A huge hit with the public during our holiday presentations is the Christmas ornament collection. While we use our peg wall to store some of our extra ornaments, decorations look best when they are hung on a real Christmas tree. This also gives potential purchasers a better idea of how the ornament would seem on their own tree because it is more realistic. A big Christmas tree, on the other hand, would take up much too much precious real estate in those tiny booth locations and would be impractical in those cases.

See also:  How To Set Up A Grow Tent Kit

Because our ornaments are on the heavy side, we’ve experienced concerns with the smaller trees toppling over due to the weight of the decorations.

We were able to get a wonderful thin Christmas tree at our localAt Home.

Throughout the event, we replenish supplies to keep the tree appearing full.

6. Emphasize your business name for potential buyers with branded signage.

We owe a debt of gratitude to our friends over atElla Jude for this simple DIY pop-out booth sign concept. For this sign, we painted a thin piece of wood white and then transferred our logo (using our image transfer method) on both sides; however, we’ve seen other people hand paint their logos on the sign as well. In order to create an L-shaped corner, we purchased two lengths of copper tubing and an elbow junction, which we then glued together as one piece. Loose-leaf rings were painted to match the copper pipe to be used as hooks for hanging the wood sign from the copper pipe.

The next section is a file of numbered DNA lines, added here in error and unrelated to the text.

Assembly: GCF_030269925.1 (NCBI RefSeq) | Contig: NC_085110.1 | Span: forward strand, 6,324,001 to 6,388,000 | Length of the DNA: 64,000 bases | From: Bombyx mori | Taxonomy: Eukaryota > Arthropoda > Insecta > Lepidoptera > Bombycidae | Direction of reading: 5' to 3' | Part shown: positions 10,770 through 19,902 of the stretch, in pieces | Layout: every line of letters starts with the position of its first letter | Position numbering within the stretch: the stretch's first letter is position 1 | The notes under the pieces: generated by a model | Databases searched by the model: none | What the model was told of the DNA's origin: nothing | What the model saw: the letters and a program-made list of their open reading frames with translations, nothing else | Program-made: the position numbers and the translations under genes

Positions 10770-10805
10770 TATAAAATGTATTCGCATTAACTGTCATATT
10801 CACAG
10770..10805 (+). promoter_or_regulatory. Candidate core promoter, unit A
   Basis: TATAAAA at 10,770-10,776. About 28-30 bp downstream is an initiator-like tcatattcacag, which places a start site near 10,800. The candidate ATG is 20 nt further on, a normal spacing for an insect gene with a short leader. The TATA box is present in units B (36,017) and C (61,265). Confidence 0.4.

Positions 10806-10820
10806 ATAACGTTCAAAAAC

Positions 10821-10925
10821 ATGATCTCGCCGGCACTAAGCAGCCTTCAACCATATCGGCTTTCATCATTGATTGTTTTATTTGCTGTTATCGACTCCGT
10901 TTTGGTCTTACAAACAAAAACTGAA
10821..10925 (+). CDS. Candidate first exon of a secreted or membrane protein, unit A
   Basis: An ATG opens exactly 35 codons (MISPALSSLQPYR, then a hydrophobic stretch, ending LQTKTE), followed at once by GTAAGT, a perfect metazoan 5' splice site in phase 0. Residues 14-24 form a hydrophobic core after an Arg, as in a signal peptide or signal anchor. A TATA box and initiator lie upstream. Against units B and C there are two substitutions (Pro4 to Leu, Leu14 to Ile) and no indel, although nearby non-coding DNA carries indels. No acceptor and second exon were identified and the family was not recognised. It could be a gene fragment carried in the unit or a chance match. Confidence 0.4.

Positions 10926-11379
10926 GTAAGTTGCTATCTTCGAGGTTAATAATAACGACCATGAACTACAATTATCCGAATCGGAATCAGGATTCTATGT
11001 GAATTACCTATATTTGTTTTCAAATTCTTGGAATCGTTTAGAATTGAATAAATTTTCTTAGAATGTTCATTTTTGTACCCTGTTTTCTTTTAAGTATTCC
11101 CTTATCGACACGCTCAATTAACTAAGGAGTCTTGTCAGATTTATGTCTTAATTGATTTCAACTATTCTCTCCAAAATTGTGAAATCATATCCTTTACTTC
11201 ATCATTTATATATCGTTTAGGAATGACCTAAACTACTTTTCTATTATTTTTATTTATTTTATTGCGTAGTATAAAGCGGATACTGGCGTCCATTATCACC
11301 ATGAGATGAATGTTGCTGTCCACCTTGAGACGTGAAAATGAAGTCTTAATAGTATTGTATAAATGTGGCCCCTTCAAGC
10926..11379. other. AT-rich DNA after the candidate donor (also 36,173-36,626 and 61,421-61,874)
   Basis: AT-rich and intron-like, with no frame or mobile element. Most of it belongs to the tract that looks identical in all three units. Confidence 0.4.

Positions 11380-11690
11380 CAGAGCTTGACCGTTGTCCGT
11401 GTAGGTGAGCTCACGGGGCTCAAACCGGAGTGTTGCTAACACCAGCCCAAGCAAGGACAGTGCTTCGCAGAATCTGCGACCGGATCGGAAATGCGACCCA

This year, we’re trying to build an even larger version of the project.

This is something we utilize when there is available space.

7. Tell your story with signage.

Handmade picture transfers on wood and marble tile are available for purchase. During festivals and exhibitions, the most often asked question we hear from consumers is, “Is this mod podge?” No. Image transfer is a distinct method that necessitates substantially more effort and requires significantly more time than mod podge. Our method, on the other hand, might be difficult to explain to clients at times. This year, we developed graphic tools to aid in the explanation of our handcrafted manufacturing process.